Viola ocellata, Torr. & A. Gray
Description. Illustrations: 3 photographs of Viola ocellata and 3 drawings.
Viola ocellata is an attractive white-flowered violet species from the redwood belt in the Coast Ranges of northwestern California and southwestern Oregon. Its new heart-shaped leaves appear after the arrival of the late autumn rains, growing through the relatively warm wet winters to flower in early spring. The plants die down at the start of the dry summer months, their leaves turning a beautiful dark red colour, then will shoot up again with the autumn rains. This species can spread profusely when growing in its narrowly specific locations. ‘Ocellata’ means ‘marked with two-colored spots or eyes’. It is closely related to V. cuneata and V. flettii.
The violet plants are usually covered with soft spreading hairs. Elongated rhizomes spread through sandy well-drained soil and deep leaf litter; anchored by coarse fibrous roots. One to several erect stems emerge, reaching up to 30 cm, their leaves clustered at the top of the stem, well above the basal leaves. The petiole, peduncle, stem and leaf-vein colour ranges from green to a dark purple, the latter similar to the closely related V. flettii. Seed pods with recurved sepals closely resemble those of V. canadensis.
All leaves have a rugose (raised and wrinkled between the veins), glossy, dark green surface, with an acute tip and a crenate margin. The venation is relatively obscure compared with V. cuneata where it is prominent. Leaves are usually pubescent on their top surface and veins but on the lower leaf the hairs are harder to see as they lie flat on the surface. Its basal leaves are larger and heart-shaped with deeply cordate leaf bases, their petioles being longer than the leaves, but shorter than the aerial stems. The smaller upper stem leaves are cordate-ovate to long-triangular or rhomboid; at the base shallowly cordate, truncate to attenuate also with an attenuate tip. The short petioles of the stem leaves are subtended by free lanceolate stipules while those of the basal leaves are partly adnate to the petiole and become brown-scarious with age. Stipules are ciliate and fimbriate on their margins.
Axillary flower peduncles of 2-4 cm long are about equal in length to the leaves, glabrous or pubescent; green braceoles on the upper peduncles are 0.2 cm long. Largely white flowers appear from March to June, flowers 10-15 mm long, with no perfume. Petals are white with yellow near the base to form a yellow centre, the laterals petals have a dark purple spot near the base, and a yellow beard of short club-shaped to rounded hairs. These are all characteristic of members of section Canadenses. The upper two petals are deep red-purple on the reverse, this back colour showing through the thin petals to give a lavender cast. However if using flash photograpy the light is reflected back from the white front of the petals so that the purple is not obvious. The lowest petal is rounded, with purple guidelines and a small point at the end. The bright green style head is notched at the top, with hairs on the back of the head; the petal spur is pale green, saccate, 1.5 mm long x 2.5 mm wide. The calyx is 6-9 mm long; sepals are lanceolate, acute, with very short hairs on their hyaline margins; appendages (auricles) are rounded, green, glabrous, fat, 0.5 – 1.0 mm long.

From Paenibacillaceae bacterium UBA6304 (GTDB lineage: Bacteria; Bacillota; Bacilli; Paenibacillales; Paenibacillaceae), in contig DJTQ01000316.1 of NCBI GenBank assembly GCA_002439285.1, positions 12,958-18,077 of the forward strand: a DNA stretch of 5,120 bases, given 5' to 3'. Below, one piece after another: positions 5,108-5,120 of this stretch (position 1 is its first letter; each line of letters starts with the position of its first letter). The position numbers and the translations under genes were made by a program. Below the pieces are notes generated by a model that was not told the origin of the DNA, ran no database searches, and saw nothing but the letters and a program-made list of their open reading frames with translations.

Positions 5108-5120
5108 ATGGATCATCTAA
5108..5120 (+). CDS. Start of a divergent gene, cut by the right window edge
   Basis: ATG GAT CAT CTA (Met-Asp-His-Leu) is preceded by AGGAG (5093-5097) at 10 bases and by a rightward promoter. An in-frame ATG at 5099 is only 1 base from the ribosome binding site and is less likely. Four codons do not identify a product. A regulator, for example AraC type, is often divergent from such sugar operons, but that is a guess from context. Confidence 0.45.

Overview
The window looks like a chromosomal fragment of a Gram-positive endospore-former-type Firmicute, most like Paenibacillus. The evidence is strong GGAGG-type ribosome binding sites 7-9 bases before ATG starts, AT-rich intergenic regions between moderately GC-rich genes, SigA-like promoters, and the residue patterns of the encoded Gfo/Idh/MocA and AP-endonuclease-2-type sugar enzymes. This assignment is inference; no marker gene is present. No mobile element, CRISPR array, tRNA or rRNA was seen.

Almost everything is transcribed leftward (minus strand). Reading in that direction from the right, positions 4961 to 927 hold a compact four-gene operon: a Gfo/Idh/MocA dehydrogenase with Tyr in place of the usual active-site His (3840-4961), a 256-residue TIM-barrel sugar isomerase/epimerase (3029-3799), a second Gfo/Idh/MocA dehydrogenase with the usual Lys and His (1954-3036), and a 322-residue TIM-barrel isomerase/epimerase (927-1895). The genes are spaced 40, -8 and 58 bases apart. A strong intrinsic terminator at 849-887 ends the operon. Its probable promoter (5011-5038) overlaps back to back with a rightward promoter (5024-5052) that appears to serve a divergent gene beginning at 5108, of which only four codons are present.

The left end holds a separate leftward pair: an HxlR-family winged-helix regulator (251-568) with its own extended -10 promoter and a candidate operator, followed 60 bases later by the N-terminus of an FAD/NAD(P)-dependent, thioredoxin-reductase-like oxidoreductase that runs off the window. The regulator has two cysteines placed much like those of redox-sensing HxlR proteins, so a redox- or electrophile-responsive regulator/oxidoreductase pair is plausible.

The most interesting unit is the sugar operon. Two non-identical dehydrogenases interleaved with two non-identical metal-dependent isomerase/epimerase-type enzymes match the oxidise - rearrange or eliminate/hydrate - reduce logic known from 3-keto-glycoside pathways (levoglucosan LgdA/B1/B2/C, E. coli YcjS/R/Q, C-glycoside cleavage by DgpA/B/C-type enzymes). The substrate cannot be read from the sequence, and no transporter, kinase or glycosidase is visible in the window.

The rounded seed pods are 6-8 mm long, green sometimes spotted with purple, minutely puberulent and with recurved sepals. Closed (cleistogamous) seed pods are borne from the upper leaf axils later in the early summer. Seeds large dark brown-black, 2.5-2.7 x 1.5-1.9 mm.
The habitat of this species is cool shaded woodland, in very deep leaf litter, over gritty, well-drained soil, especially on slopes along rivers and streams. In forests of redwoods (Sequoia sempervirens) and mixed evergreens [Quercus kelloggii (black oak), Libocedrus decurrens (incense cedar), Pinus ponderosa (yellow pine), Pinus jeffreyi (Jeffrey pine), Arbutus menziesii (madrone)] are damp from fog and rains during winter to spring, then dry out in summer. It is often in areas that have been selectively logged. It also has a strong affinity to serpentine soil. In the Coast Ranges the soil is made up of sandy mud and black shale scraped off the seafloor onto the edge of the continental plate as the heavier basalt larva sinks under the west coast of North America. These rocks always contain chromium and platinum plus gold.
Viola ocellata is endemic to north and central western California, in the Coast Ranges from Monterey County to Del Norte, Trinity and Shasta Cos. and into northern Douglas Co. of south western Oregon. Elevation 150–1100 m.
Nomenclature and Taxonomy:
V. ocellata Torr. & A. Gray, Fl. N. Amer. (Torr. & A. Gray) 1: 142. 1838.
Section Chamaemelanium Becker, subsection Canadenses (Marcussen, 2011).
First collected by David Douglas in California.
2n=2x=12. Diploid. Base chromosome number x=6.